You may stay in a toxic relationship for a number of reasons. You may believe yourself to be a burden, have a lack of boundaries, resist change, fear conflict, try to be a people pleaser, find yourself codependent, or are partially stuck in a pattern or unhealthy cycle of abuse.

Letting go of toxic people may not be easy. In order to do so, you have to know why or how they are toxic to you and read between the lines that they do not have your best interests in mind.

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Letting go of toxic people is hard because you are good and want to see the good in others. You think their apologies are authentic. You have trouble believing they are being dishonest. You don’t spend time healing from it. You get pulled back into the pain because you don’t want it to end. However, if you feel like something isn’t right, it probably isn’t right.

You should walk away from a toxic person because you need to preserve your peace. You need to feel like yourself again. And you need better support.

Letting go of toxic people can involve four major steps.

1. Recognize the Red Flags

Red flags are signs a person is being toxic. It’s when someone shows characteristics that you should feel caution about. It’s when you feel any level of dissatisfaction and distrust. Trust your gut. When you recognize red flags, you can evaluate whether a person is trying to manipulate you or not. This gives you some level of control over what you allow in your life. The earlier you detect these behaviors, the better off you will be.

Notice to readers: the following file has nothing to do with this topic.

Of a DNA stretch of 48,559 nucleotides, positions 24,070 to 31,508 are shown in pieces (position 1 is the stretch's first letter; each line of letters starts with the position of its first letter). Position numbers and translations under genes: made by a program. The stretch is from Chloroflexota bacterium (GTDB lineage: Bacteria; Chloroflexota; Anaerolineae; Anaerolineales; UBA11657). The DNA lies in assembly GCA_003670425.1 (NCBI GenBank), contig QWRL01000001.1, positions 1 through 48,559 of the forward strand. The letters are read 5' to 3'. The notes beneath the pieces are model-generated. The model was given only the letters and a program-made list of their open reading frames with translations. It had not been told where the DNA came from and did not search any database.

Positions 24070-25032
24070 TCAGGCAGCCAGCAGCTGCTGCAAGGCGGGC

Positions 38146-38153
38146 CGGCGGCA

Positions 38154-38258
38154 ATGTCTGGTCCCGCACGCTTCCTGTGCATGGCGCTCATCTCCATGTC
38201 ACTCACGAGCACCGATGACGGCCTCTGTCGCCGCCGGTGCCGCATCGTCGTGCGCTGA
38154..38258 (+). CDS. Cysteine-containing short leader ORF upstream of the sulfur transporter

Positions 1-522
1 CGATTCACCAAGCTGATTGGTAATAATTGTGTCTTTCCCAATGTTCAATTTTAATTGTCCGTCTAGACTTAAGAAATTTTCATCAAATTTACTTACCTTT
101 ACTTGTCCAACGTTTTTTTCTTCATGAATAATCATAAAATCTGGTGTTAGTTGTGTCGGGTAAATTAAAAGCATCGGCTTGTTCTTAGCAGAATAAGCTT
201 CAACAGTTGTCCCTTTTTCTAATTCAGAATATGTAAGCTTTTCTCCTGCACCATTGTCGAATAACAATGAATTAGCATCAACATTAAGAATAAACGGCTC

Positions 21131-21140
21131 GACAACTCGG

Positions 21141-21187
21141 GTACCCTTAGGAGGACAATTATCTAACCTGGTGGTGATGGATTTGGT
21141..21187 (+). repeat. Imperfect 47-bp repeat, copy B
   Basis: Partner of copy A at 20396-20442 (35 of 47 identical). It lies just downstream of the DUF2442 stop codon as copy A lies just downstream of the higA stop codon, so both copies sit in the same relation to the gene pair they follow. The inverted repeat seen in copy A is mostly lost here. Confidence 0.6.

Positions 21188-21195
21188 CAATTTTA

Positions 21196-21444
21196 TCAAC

Red flags can include:

  • They always put themselves first.
  • They point out imperfections and sabotage your self-esteem.
  • You may feel drained or used when you’re around them.
  • What you give isn’t reciprocated. They don’t return the goodness you provide as a friend.
  • They ignore your boundaries and get angry when you tell them “no.”
  • You catch them in half truths or outright lies when you confront them about anything.
  • You are the villain; they are the victim.
  • Second chances always lead to repeated patterns of behavior.
  • They may engage in abuse.

2. Set Boundaries

There are emotional boundaries that one can set, but there are also physical ones[2]. You can leave any time. Setting boundaries is also an important part of self-care.

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You shouldn’t walk on eggshells. Tell them how you feel. Are they respecting you, fulfilling your needs, and listening to you? If not, it’s time to set up a healthy emotional distance and start letting go of toxic people around you.